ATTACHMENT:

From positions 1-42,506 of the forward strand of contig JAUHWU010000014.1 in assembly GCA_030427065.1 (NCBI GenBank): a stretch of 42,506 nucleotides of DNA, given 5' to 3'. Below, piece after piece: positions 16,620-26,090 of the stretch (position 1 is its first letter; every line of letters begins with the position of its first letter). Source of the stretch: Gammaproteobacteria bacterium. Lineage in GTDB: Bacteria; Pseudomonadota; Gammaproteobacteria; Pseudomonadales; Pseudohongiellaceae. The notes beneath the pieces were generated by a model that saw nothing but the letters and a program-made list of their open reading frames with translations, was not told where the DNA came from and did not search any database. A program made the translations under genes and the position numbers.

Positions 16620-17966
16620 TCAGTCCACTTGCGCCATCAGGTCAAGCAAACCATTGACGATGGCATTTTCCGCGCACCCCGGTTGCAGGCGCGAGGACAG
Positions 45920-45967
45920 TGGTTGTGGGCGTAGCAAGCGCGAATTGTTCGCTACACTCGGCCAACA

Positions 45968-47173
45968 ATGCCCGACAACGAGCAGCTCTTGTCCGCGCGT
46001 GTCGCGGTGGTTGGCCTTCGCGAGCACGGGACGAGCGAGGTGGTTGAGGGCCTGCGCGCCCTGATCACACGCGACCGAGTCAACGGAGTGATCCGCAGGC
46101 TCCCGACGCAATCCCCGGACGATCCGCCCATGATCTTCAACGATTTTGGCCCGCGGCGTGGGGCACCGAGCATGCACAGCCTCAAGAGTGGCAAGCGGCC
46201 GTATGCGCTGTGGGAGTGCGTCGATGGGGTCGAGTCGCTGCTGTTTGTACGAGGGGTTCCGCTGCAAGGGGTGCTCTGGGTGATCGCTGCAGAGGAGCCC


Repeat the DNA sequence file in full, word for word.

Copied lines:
From positions 1-42,506 of the forward strand of contig JAUHWU010000014.1 in assembly GCA_030427065.1 (NCBI GenBank): a stretch of 42,506 nucleotides of DNA, given 5' to 3'. Below, piece after piece: positions 16,620-26,090 of the stretch (position 1 is its first letter; every line of letters begins with the position of its first letter). Source of the stretch: Gammaproteobacteria bacterium. Lineage in GTDB: Bacteria; Pseudomonadota; Gammaproteobacteria; Pseudomonadales; Pseudohongiellaceae. The notes beneath the pieces were generated by a model that saw nothing but the letters and a program-made list of their open reading frames with translations, was not told where the DNA came from and did not search any database. A program made the translations under genes and the position numbers.

Positions 16620-17966
16620 TCAGTCCACTTGCGCCATCAGGTCAAGCAAACCATTGACGATGGCATTTTCCGCGCACCCCGGTTGCAGGCGCGAGGACAG
Positions 45920-45967
45920 TGGTTGTGGGCGTAGCAAGCGCGAATTGTTCGCTACACTCGGCCAACA

Positions 45968-47173
45968 ATGCCCGACAACGAGCAGCTCTTGTCCGCGCGT
46001 GTCGCGGTGGTTGGCCTTCGCGAGCACGGGACGAGCGAGGTGGTTGAGGGCCTGCGCGCCCTGATCACACGCGACCGAGTCAACGGAGTGATCCGCAGGC
46101 TCCCGACGCAATCCCCGGACGATCCGCCCATGATCTTCAACGATTTTGGCCCGCGGCGTGGGGCACCGAGCATGCACAGCCTCAAGAGTGGCAAGCGGCC
46201 GTATGCGCTGTGGGAGTGCGTCGATGGGGTCGAGTCGCTGCTGTTTGTACGAGGGGTTCCGCTGCAAGGGGTGCTCTGGGTGATCGCTGCAGAGGAGCCC